The general purpose of any bridge is to span a distance horizontally.  In the case of the George Washington Bridge, this span is made by the road deck which is suspended from cables supported by two towers.  Of the three different types of structure used in the bridge  towers, cables and deck  the cables are the simplest and will therefore be used to begin the study of spanning structures.


Below are some diagrams of the bridge with dimensions and identifications.  The first diagram shows the longitudinal elevation of the bridge. 





The left approach span is shorter than the right one: 610 feet as opposed to 650 feet.  For simplicity, the analysis will assume that both are 650 feet and treat the bridge as a symmetrical structure.  The middle span is 3500 feet, and the sags of the cables are 327 feet in the middle and 377 feet at the sides.  The following set of diagrams show two elevations of the tower.  There are two cables of three feet diameter on each side of the bridge.  The centers of each pair are nine feet apart and the pairs themselves are 106 feet apart. 


These cables are idealized as supported by rollers at the top of the towers.  This means the horizontal components of force in each side of the cable must be equal.



The cables support the roadway, i.e., the road deck is hung by suspenders attached to the cables.  The cables are made of 26,474 steel wires, each 0.196 inches in diameter.  Each wire, therefore, has an area of:





Then each cable has an area of:




With four cables a total area of  is supporting the loads of the deck and the traffic.  The cables are continuous over the tower supports and are firmly anchored into both banks by huge blocks of concrete  the anchors.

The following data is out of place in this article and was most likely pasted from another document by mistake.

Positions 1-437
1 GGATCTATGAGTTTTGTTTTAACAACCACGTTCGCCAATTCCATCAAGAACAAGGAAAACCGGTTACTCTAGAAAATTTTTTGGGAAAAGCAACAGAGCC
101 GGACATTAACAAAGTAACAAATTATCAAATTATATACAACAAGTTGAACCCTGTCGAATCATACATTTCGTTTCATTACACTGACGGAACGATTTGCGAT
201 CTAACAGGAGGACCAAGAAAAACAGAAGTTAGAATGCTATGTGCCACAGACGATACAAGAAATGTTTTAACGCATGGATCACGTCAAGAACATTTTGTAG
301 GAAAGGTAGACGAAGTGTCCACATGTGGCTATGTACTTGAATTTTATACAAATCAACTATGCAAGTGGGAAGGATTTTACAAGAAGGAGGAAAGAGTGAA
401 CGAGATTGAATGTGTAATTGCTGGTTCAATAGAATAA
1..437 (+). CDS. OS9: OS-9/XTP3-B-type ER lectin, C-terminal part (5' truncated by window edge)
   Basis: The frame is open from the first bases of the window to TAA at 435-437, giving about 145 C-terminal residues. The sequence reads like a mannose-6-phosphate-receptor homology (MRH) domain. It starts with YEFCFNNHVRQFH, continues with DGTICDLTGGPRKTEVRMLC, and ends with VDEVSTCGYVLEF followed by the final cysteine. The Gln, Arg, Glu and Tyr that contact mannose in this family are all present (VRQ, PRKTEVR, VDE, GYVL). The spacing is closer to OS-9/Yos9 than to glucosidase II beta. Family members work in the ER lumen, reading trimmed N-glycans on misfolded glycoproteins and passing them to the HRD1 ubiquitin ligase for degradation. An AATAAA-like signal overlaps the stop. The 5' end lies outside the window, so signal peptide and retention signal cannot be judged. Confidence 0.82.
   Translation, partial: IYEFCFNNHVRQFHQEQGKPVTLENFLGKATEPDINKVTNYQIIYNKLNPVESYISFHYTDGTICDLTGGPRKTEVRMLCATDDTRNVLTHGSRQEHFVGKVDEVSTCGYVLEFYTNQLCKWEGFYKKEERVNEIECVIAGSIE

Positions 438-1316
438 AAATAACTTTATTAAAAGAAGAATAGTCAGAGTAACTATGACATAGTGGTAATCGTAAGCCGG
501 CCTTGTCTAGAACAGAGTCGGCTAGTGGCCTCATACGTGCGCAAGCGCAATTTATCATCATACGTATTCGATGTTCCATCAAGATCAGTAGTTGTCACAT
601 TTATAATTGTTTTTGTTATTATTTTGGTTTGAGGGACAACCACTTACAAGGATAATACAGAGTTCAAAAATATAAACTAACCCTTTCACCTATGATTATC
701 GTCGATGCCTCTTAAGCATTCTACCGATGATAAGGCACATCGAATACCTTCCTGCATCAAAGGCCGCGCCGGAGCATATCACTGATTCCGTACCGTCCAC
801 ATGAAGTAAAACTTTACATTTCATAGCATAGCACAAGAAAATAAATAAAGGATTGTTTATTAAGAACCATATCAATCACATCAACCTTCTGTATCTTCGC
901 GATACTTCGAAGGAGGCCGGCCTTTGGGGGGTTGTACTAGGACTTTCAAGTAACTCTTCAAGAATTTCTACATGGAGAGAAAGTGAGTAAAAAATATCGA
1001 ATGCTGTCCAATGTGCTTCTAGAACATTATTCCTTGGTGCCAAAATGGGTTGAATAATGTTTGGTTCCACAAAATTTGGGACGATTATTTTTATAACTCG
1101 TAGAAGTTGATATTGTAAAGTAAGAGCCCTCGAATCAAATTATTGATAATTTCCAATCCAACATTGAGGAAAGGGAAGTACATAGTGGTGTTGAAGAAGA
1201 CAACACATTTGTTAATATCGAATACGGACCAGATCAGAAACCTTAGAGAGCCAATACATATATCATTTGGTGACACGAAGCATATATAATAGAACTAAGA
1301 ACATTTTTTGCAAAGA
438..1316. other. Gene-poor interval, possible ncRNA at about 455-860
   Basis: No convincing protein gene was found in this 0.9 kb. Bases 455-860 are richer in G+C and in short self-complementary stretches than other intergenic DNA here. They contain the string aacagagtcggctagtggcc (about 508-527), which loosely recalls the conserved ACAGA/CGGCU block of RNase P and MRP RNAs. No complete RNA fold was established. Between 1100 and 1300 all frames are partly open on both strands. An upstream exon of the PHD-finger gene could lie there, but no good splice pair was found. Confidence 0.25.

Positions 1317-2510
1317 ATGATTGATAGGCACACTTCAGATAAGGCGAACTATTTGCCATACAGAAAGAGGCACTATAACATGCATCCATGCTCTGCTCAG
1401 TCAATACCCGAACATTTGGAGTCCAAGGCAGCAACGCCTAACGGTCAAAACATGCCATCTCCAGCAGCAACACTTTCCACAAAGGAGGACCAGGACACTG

Because the cables are so much longer than they are thick and are made up of many small wires, they can be idealized as perfectly flexible, like a length of string.  The actual cables are quite flexible, although not perfectly.  A flexible structural element can resist only axial tension forces; it cannot resist compression, shear or bending. 


The tower supports of the bridge are 578 feet tall and rest on concrete caissons (supports) in the river.  This analysis will assume that the towers will be subjected to only vertical loads because the cables are supported by rollers and cannot transmit any horizontal forces to the towers.  Since the main point of this analysis concerns the structural behavior of the cables, no particular attention will be given to the towers.




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